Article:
December 23, 2013

Last Minute Shopping

buchanan12-22-11.jpg

One of the abiding delusions of the male mind is the belief it is actually possible to put off critical Christmas shopping until late on the 23rd of December. I am the apostle of this delusion. I take comfort in this false belief every year. No amount of actual experience ever shakes my conviction that it is not only possible to shop like this but economically prudent too. And every year this faith is tested and found wanting. Whatever I may save in last minute markdowns I pay for in this evening's glowing and gut-wrenching angst.

So there I was waiting at the "Information" counter in the local Barnes & Noble in search of, well, "information." I simply wanted to know if this gigantic repository of games, gags, cards, calendars, coffee, and, oh yes, books had a certain title and where it might be located. I was one of a small cloud of befuddled customers hovering about the source of "Information" and the service in the store at this hour of the evening on this last day was not exactly "crisp."

Bluntly stated, the "information" staff of 2.5 employees had had it. Burnt out, tired, tried to the breaking point, they were still going through the corporate mandated methods of "helping" customers locate what they were looking for. At Barnes and Noble these days that means, as it means at so many other stores, a quick look-up and then a guided tour to the book the customer has requested, a hang-out until the clerk is sure they've found it, and then an inquiry of that person whether or not they need anything else. People have gotten married on flimsier relationships.

This mandated hand holding means that those needing a simple data-base query run and simply to be told "That's under the author's name in Philosophy over there," tend to build up at the desk in hordes. And in these hordes on this night nobody's happy. Add to this stituation people actually calling on the phone with "information" requests and you can see the slow steam beginning to rise off the assembled.

Your real need to know means nothing to the "information" clerks of Barnes and Noble. They must, MUST, comply with corporate protocol lest some corporate quality control spy find they are doing things efficiently according to the situation and fire them. They know they could make things run smoother, but they also know they can't. I understand this and, most of the time, I try to hobble my impatience and irritability out of empathy for their plight. Working retail on this day is not a stroll through a heaven of angels wings, babies bottoms, and hot chocolate with teeny tiny marshmallows on top.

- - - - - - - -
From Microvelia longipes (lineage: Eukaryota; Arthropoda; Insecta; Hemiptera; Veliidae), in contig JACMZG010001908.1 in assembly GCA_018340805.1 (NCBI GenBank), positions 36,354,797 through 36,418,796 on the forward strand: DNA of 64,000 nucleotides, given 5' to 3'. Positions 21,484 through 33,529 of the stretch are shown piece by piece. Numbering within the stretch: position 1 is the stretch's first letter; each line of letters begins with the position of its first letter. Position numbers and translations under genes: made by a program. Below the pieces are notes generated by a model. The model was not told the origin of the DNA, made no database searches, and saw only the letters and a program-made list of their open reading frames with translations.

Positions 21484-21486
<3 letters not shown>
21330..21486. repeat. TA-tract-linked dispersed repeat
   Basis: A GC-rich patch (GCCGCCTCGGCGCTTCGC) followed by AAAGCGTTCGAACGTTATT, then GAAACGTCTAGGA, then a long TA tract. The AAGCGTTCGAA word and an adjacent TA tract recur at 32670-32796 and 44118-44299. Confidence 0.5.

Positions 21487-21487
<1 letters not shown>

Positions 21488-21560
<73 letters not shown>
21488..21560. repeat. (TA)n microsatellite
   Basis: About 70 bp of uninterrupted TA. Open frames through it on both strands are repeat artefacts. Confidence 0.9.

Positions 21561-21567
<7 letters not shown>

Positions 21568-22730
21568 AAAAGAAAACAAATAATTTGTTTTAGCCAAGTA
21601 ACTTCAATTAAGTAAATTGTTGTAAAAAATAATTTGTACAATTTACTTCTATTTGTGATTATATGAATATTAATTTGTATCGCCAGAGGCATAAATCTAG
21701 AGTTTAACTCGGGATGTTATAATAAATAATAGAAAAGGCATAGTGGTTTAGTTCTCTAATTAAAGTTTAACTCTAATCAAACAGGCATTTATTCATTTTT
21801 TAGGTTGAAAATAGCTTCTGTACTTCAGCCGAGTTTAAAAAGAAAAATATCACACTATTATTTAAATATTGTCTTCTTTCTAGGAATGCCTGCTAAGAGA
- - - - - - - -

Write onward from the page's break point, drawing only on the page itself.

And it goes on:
However, this was the witching hour of Christmas shopping for me and I was getting ticked off as my, MY!, evening ticked away. The store was crowded and shabby by this point. The lines of my fellow sufferers (90% fellow male procrastinators) were long and growing longer. You could feel their nerve tissues fray and almost see the sparks glinting where the nerves were touching each other and sizzling.

Just when I thought it would be my turn at last to get my measly little question answered and get my own personal guided tour to the book I needed the phone rang at the "Information" desk and the woman, who should have been MY GUIDE THIS INSTANT!, took the call. She listened and said, "I'll see." Then she turned and disappeared into the bowels of the store.

Finally peeved I couldn't help saying out loud in a scathing tone as she departed, "Jesus CHRIST!"

Without missing a beat the man waiting next to me turned and said, "Well, that's Who we're here for, isn't it?"

In the serious practice of Zen meditation, the jikijitsu walks behind the meditators in the hall with a keisaku, a flat stick. If you are having a problem with the depth of your meditation, your focus, you bow slightly in your Zazen posture as the jikijitsu walks by and he gives you a quick and solid rap on the shoulders with the stick. This snaps you into it.